Finally, Justice Kennedy wrote, “Marriage is a keystone of our social order.” Enabling same-sex couples to marry strengthens, rather than weakens, marriage in general.
Kennedy argues as Reform Judaism always argued and the Rabbis of the Talmud have argued. Judgments about people and actions are based on values and not precedent. Arguing against old definitions of terms, he taught that if we defined “rights” by those who exercised them in the past that would only serve as justification to deny to any group any possibility of invoking those rights. Just think back to blacks denied in this country, women before suffrage, and Jews and blacks denied access to live in neighborhoods of their choosing.
So, don’t try and convince me by holding up a dictionary and tell me to read the definition. Ask any editor of a dictionary. They do not define terms; culture defines terms and provides definition. And, by the way, Google “marriage, definition.” Guess what you will find: “the legally or formally recognized union of a man and a woman (or, in some jurisdictions, two people of the same sex) as partners in a relationship.” I guess tomorrow that will change to all jurisdictions.
Also, don’t try holding up a Bible and try to tell me that God hates homosexuality. It does not say that. It has never said that.
There are some who read the bible and use it as a weapon to bolster their own opinion about who will and who will not be allowed in holy places. Rather, the Bible, when read properly, describes a world where all are allowed to join together in holy spaces. Rabbi Eleazar taught, “Greater is the one who carries out an act of charity more than one who offers all the sacrifices.” He continued, “An act of charity is rewarded only in accord with loving kindness which is connected with it.”ii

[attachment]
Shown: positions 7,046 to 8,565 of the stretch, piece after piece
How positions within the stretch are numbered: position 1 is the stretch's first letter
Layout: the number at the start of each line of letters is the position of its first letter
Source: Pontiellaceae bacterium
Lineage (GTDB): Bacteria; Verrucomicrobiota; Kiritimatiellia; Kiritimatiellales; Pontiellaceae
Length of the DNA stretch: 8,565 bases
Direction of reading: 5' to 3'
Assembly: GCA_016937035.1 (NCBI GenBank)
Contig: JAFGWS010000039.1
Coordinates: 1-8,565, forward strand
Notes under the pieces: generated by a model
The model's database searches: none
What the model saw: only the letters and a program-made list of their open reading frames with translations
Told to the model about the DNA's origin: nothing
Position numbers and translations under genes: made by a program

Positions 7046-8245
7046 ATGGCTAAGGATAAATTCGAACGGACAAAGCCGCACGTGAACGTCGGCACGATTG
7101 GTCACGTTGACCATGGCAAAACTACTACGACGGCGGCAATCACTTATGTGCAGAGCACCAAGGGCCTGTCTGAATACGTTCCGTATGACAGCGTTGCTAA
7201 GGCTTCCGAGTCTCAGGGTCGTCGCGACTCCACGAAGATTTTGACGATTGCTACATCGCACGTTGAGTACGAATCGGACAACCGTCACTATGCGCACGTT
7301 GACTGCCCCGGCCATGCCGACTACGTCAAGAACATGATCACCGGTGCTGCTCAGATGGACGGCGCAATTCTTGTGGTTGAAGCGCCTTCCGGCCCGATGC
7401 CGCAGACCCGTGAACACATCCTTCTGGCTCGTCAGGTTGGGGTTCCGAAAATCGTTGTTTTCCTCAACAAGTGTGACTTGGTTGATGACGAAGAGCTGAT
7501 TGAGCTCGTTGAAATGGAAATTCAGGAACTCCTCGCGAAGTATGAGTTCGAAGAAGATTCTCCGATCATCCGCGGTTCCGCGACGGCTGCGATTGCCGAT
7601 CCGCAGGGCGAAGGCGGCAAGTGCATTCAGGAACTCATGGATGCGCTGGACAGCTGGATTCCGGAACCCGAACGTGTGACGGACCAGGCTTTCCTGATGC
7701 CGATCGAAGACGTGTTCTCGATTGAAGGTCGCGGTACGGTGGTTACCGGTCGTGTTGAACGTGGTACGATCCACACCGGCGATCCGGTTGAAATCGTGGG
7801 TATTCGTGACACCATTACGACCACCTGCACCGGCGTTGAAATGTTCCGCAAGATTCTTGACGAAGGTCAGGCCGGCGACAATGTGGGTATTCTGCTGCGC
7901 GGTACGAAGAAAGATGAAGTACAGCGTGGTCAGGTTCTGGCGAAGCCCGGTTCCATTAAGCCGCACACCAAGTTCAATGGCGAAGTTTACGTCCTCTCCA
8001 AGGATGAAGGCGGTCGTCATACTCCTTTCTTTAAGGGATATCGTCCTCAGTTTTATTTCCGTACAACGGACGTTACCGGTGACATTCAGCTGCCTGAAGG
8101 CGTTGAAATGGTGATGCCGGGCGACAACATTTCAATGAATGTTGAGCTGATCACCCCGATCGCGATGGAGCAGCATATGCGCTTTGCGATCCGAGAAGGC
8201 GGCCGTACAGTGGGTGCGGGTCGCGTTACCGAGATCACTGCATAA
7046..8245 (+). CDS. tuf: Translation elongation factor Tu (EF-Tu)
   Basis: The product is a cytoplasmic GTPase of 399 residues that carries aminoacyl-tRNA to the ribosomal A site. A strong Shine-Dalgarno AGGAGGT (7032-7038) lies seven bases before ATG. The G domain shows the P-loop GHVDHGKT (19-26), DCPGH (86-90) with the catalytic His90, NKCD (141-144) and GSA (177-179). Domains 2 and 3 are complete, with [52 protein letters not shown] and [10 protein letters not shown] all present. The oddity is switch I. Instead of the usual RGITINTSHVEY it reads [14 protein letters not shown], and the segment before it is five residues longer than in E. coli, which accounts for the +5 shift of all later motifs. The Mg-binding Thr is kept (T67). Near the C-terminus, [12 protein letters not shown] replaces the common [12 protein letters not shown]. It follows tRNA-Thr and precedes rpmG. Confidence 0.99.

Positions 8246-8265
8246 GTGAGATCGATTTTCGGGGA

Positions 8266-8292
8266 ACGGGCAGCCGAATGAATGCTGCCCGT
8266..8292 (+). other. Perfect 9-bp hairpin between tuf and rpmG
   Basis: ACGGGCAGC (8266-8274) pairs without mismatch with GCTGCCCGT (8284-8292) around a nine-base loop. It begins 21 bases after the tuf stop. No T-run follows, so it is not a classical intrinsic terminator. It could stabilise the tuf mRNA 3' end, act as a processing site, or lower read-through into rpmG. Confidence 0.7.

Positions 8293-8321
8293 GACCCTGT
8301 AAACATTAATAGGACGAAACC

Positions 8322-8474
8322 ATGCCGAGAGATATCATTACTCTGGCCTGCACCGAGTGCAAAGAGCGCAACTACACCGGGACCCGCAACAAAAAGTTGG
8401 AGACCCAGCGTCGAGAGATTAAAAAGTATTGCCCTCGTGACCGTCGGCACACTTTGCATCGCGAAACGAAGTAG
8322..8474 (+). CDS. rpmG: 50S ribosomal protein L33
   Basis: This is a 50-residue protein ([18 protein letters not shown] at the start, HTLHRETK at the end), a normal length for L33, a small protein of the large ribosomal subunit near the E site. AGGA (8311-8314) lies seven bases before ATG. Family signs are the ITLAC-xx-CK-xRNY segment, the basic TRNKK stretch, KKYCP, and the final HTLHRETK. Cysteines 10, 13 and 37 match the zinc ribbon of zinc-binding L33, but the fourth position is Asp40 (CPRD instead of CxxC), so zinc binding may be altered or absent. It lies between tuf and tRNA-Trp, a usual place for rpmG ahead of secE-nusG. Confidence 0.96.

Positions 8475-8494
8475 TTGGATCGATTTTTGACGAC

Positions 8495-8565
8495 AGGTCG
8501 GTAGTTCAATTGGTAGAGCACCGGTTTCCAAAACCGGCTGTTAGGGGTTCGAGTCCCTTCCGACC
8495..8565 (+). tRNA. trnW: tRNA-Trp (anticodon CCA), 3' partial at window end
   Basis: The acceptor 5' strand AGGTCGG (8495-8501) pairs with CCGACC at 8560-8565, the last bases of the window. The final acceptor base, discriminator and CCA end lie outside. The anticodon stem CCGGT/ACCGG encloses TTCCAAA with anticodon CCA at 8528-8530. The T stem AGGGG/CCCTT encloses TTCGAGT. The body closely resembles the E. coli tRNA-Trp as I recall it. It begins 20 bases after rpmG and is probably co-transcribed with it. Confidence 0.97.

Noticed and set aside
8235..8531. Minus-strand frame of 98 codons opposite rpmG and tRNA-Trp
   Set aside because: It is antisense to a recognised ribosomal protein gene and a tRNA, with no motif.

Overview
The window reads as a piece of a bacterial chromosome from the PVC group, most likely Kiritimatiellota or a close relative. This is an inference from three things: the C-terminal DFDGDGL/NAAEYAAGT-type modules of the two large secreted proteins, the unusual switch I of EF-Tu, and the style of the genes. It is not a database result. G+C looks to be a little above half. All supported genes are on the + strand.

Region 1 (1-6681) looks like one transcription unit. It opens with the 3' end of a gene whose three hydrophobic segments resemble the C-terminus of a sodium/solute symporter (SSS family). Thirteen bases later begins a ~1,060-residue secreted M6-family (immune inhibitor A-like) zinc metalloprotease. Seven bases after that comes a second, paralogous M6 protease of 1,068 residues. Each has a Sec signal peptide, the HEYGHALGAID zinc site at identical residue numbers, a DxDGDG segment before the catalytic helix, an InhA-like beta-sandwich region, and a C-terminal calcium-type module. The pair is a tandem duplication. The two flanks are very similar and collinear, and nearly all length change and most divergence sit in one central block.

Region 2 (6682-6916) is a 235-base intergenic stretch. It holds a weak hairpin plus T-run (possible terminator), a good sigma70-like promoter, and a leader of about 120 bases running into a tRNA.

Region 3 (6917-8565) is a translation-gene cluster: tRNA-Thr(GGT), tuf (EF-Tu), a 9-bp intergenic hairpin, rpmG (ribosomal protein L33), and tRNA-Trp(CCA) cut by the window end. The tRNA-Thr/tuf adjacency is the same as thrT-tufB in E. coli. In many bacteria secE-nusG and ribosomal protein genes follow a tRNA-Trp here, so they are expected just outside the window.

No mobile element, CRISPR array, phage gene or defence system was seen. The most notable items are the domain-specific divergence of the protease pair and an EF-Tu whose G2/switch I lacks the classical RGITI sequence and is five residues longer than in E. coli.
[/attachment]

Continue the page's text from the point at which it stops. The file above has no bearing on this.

“Let not steadfast love and faithfulness forsake you; bind them around your neck; write them on the tablet of your heart. So you will find favor and good success in the sight of God and man” (Proverbs 3:2-4).
Our desire in Judaism is to promote steadfast love. No one should be denied it. God calls us to bring k’dushah, “holiness”, into the world and into everyday life through our acts of love, compassion, kindness, and charity. We have always done that in our congregation. We have joined together lovers of different and same genders to a sanctified place under the Chuppah.
Though this victory is won, it is not a time for celebration. As my friend who told his client that “this ruling changes everything” sensitively said to me, “This is not a time to rub other people’s noses in it. There are many in our country who feel like they just got hit in the gut.” We need to begin a conversation with them. Paul Thurmond said that of the supporters of the Confederate flag. For those who cannot understand the battle is over and for those who do not understand that love, and not an old definition, is the value of greatest import, we need to have a conversation with them. Amen.
ii M. Suk. 4:9-10 V. 7-10/49a.